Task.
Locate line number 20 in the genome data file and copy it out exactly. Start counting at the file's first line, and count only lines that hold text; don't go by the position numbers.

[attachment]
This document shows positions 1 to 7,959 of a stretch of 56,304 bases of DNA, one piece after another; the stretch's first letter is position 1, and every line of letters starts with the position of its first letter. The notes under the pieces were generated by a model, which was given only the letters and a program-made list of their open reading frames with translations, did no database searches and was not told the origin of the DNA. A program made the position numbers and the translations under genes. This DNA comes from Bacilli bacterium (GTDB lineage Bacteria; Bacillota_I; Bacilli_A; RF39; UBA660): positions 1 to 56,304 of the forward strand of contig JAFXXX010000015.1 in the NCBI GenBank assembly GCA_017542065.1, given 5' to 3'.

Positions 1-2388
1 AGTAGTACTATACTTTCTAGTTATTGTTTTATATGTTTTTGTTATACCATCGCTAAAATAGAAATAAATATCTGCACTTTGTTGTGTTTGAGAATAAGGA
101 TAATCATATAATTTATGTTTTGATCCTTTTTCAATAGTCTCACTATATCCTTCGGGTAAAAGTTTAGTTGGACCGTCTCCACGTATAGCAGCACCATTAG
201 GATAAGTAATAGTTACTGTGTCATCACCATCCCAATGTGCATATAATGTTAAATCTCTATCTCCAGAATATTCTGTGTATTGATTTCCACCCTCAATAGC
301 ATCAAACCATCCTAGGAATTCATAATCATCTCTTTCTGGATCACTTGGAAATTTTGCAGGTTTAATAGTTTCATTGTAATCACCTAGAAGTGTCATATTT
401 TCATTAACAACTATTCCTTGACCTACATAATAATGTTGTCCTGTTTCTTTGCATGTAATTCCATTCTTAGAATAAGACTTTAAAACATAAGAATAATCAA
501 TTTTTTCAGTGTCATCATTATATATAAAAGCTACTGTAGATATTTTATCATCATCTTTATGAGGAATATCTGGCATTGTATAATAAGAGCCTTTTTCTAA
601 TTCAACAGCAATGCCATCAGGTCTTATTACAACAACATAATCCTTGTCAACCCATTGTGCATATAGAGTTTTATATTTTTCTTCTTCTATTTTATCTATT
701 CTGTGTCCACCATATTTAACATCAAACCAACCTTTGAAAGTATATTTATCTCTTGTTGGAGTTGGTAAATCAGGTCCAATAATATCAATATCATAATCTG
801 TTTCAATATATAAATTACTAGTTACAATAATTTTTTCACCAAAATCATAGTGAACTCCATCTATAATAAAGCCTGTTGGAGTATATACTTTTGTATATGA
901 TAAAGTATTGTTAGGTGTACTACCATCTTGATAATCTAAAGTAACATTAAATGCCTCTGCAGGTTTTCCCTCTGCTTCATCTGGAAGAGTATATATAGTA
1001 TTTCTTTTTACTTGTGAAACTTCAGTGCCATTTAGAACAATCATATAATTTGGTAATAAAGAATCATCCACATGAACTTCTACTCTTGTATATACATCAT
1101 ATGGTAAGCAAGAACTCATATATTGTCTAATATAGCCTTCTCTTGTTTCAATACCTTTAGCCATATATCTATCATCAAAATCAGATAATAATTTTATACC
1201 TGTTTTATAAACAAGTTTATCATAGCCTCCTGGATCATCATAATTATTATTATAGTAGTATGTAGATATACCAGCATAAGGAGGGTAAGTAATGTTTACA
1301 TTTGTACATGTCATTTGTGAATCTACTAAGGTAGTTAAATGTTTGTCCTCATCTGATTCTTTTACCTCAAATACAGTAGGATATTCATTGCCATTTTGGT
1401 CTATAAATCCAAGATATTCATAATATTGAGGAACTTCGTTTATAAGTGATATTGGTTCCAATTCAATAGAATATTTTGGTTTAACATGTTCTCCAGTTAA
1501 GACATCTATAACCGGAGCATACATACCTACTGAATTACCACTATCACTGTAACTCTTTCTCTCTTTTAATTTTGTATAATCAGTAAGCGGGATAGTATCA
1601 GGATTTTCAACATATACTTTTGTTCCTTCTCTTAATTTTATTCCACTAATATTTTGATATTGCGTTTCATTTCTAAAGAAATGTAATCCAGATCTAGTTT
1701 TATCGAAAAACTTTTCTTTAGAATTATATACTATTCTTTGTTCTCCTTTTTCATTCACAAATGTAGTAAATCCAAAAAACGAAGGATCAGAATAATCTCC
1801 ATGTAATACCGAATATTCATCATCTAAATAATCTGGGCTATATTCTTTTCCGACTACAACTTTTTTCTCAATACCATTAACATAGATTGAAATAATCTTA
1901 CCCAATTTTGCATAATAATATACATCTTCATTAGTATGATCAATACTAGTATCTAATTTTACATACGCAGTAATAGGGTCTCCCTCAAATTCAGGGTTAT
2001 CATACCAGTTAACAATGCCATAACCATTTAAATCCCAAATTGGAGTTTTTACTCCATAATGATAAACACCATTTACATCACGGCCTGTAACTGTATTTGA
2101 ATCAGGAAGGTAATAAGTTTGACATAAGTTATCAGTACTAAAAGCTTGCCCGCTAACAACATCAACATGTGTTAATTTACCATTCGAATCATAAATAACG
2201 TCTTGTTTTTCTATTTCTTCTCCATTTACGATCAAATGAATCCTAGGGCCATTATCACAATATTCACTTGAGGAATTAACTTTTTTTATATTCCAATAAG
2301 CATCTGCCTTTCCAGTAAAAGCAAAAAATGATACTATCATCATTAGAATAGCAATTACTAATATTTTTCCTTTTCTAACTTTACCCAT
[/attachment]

1701 TATCGAAAAACTTTTCTTTAGAATTATATACTATTCTTTGTTCTCCTTTTTCATTCACAAATGTAGTAAATCCAAAAAACGAAGGATCAGAATAATCTCC